Well, I think I have everything from the site copied to my PC, and I found a driver for my scanner. I’m trying to build up all the tools I need from cover disks and freeware, but it can be annoying. How come, when I put the same e-mail info into Outlook Express (which I’d rather not use) and Eudora (by all accounts a top notch piece of kit), OE can get stuff off the server and Eudora can’t?. Whatever I end up using, I’m going to take this opportunity to start a big rebuild of the site.
There hasn’t been any Seeds for almost a week, so-
[As far as this story is concerned, a digit is roughly half an inch and a span is twelve digits, ie six inches.]
The lead plane waggled its wings as it passed over the marker. The team collecting the canvas up waved back.
There were four crates, two of weapons and ammunition, two of food and supplies. The crates were wooden, so the evidence could be burnt later. Everything went into the canvas bags and was carried to the cave that had been their home for the last two nights.
Squad chief Lensman was viewing the wreckage down the valley through field glasses. “That was too large for a patrol. They were garrisonning something.” He handed the glasses to his sub.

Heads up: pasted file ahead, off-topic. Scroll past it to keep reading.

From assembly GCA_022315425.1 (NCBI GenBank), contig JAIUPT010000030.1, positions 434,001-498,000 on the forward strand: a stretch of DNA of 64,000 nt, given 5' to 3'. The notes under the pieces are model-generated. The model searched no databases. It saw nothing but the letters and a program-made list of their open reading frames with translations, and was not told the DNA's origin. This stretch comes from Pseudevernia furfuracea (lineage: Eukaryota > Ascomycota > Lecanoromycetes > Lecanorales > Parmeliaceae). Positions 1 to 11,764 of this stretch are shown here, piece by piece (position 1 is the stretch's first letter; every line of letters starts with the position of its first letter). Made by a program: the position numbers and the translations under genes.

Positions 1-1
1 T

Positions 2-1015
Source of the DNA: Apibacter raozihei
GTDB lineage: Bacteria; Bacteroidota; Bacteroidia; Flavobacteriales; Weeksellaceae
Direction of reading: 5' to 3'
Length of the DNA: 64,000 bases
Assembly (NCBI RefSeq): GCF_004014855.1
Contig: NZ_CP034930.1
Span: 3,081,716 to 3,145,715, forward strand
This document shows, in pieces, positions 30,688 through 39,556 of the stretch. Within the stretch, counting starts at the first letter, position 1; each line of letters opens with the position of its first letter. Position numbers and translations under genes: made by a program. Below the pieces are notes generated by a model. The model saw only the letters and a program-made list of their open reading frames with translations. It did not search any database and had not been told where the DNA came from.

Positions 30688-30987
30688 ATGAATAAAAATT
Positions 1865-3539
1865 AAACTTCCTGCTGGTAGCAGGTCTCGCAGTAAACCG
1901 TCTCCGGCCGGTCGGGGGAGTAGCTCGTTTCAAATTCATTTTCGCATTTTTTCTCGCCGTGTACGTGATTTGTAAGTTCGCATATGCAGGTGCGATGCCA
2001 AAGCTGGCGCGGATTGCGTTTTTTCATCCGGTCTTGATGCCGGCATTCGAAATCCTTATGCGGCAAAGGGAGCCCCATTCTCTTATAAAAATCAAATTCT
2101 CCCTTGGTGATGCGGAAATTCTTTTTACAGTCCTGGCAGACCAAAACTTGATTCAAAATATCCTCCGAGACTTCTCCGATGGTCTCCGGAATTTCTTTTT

“Target opportunity?”
“Let’s head there. It’s on the way.”
There were complaints at the increased loads after the light mountain kit they had carried on the way over. “We should of brought mules.”
“You are half mule Mov.” He was alos the most experienced mountaineer of a group made up almost entirely of mountaineers. As such, he was First Scout and blessed with a lighter load. Lensman pointed to the head of the valley. “We shall go and see where they were heading, eh? Pick a trail with good vantage and cover.”
“Aye. Right y’are.” Mov tightened the straps on his pack and picked a new half digit auto rifle from the pile. He headed down to the tree line, grabbing a shoulder bag of magazines that was tossed to him.
Young Kess, meanwhile, had fallen in love. At eight spans, the one digit long rifle was nearly as tall as its new owner. Lensman watched the squad’s youngest member assemble the monster sniper rifle. The blue banded bullets were anti personnel, capable of one shot kills at extreme ranges, red bands were armour piercing sabots. “How are you with that gun, Kess?”
“I put three hundred rounds through one in training sir. Best in my class.” They were all best in their class. They needed to be. The twenty man squad (all men, the air army’s equality hadn’t yet extended to the infantry) had to appear an army.
The packs were filled. Mov was up ahead on a vantage point, awaiting the squad. Lensman took the lead.


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